Elementary, my dear Watson?
Thanks to Transmission Films we had the chance to see Mr. Holmes before its Australian cinematic release. This is our review of the film, but – as usual – no matter what we say, we recommend that you still go to your local cinema and see the film because there is no better critic than yourself.
There comes a time for every successful figure where they realize he or she may have lost their mojo. Mr. Holmes is similar to that outline but with some extra little knick-knacks that stirs this biographical drama into something special. Directed by Bill Cullin based on the novel by Arthur Nolan, the film challenges the great detective with his greatest case. Himself.
The plot takes a leapfrog narrative like J.Edgar through a 93 year old Sherlock Holmes in the present trying to get his memory back for failing a case around 30 years ago. He punished his failing by isolating himself to a lonely remote home with the support of his recent housekeeper (Laura Linney) and her bright son (Milo Parker). Holmes tries ever so hard to find out why he failed that one case by trying to remember his past again. So then comes the flashbacks where therein lies two of Holme’s prior cases that holds the answers he seeks.
With age comes vulnerability and Ian Mckellen captures that superbly. It’s not just the line deliveries but down to the very shakes and groans that makes you realize that the great detective’s body is reaching its expiration date. Attention to detail is definitely a plus for Mckellen’s performance and it certainly makes you cherish your body a lot.
There’s a witty use of Sherlock Holmes meta in the storytelling where what’s portrayed in the pop culture of Sherlock Holmes is not what the film’s Sherlock Holmes like at all. It is his old friend Watson that wrote and produced the fiction that launched Sherlock Holmes into such a cultural icon in the world of this film. In the meantime, Holmes watches his literary fiction being adapted on the screen like an alien surveying a strange new planet except with resentment. It’s remarkably entertaining and adds to the dramatic value of what it means for Holmes to find his truth which is quintessential as the plot develops.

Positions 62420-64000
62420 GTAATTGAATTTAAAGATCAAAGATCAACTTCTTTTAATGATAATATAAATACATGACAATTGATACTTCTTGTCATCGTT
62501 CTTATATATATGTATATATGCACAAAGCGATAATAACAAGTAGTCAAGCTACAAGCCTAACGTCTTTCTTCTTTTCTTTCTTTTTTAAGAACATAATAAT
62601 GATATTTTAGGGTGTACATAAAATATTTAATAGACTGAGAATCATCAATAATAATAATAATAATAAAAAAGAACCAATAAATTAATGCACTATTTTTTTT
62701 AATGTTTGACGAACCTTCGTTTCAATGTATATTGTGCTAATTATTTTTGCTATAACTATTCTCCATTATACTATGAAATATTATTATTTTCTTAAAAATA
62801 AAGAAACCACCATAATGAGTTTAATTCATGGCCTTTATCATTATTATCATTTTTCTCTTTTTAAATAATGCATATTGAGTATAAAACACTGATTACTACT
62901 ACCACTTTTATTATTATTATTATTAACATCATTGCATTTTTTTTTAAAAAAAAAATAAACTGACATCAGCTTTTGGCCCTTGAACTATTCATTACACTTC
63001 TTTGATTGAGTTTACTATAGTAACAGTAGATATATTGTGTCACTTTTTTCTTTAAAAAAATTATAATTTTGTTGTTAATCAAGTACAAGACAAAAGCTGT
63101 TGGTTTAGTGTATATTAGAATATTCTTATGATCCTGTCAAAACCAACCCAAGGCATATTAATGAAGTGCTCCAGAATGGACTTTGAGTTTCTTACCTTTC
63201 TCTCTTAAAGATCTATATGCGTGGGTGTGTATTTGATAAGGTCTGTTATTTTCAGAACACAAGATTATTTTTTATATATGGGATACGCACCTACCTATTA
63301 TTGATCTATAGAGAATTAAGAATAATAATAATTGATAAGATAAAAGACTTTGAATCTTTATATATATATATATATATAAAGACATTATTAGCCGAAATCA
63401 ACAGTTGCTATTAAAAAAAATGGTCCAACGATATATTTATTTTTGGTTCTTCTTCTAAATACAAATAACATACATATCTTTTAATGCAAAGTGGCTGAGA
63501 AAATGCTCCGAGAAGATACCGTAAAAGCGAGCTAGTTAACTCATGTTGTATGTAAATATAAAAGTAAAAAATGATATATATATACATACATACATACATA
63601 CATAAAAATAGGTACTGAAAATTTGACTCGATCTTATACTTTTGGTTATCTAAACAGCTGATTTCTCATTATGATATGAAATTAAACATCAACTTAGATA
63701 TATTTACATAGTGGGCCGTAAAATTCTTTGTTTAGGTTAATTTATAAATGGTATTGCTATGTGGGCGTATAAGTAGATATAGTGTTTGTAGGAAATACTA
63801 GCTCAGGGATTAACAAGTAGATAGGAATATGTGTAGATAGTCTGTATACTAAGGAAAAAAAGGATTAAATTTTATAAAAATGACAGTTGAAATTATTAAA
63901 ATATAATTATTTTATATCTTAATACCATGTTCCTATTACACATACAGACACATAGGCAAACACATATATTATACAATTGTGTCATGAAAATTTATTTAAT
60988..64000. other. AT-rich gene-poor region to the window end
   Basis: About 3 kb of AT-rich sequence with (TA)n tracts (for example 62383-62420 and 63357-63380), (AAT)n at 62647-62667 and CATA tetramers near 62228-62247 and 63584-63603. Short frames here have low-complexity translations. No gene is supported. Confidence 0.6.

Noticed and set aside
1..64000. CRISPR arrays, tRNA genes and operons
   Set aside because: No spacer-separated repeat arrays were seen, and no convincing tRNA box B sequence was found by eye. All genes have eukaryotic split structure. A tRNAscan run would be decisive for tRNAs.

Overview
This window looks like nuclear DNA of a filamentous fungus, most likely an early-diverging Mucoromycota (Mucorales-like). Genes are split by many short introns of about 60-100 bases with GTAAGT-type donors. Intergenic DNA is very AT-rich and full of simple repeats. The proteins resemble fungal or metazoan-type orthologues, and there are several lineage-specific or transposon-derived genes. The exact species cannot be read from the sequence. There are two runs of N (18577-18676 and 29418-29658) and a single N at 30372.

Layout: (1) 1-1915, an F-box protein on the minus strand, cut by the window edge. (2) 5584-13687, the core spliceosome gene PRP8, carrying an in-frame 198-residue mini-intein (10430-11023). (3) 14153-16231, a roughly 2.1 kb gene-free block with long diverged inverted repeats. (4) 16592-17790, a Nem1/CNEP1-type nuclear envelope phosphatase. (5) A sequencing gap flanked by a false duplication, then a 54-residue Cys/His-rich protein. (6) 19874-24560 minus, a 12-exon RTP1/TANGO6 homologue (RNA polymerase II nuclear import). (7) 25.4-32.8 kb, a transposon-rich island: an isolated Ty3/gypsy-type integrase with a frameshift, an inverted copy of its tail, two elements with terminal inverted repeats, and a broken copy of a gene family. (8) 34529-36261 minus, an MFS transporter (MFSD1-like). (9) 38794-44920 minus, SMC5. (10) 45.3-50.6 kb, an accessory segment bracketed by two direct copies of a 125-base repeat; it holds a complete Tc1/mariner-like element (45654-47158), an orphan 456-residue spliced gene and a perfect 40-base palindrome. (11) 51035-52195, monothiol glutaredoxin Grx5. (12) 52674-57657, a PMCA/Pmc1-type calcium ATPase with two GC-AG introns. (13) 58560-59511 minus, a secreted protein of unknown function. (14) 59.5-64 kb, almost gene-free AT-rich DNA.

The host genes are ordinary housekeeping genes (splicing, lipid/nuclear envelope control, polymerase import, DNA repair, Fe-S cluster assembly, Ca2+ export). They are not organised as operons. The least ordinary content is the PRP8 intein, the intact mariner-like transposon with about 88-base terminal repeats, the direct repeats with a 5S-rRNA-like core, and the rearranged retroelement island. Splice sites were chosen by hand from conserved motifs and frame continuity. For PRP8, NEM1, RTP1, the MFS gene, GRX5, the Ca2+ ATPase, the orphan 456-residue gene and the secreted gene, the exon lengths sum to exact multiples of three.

The film’s doesn’t shy for its authentic looking 1940s. You only wish the camera had broader angles of shots to show more of this era that Sherlock Holmes is immersed in. The camera restrictions makes it 70s and 80s TV-esque with frequent close ups and unsophisticated tracking shots avoiding cinematic prospects. It’s a shame to see so little for all the production values you notice briefly as Mckellen traverses the authentic looking historical streets.
The fear of not getting a thorough psychological profile into what made Sherlock Holmes tick was definitely a worry that has been well vanquished. The film’s exploration into the power of rationalization and imagination was efficiently sown to what made and unmade the great British detective. In fact, the film was so efficient in its storytelling that its running time was only 104 minutes. Not a bad batch of editing.
After seeing Guy Ritchie’s action packed Sherlock adventure and Cumberbatch making a suave modern reimagining of the great detective, the existential, old and grey Holmes is a another fantastic addition into the famous detective.Mckellen kills it as the elderly Sherlock Holmes and you cannot imagine a better person at the helm. What a satisfying blend of sentimentality and mystery.
Mr. Holmes – In Cinemas July 23, 2015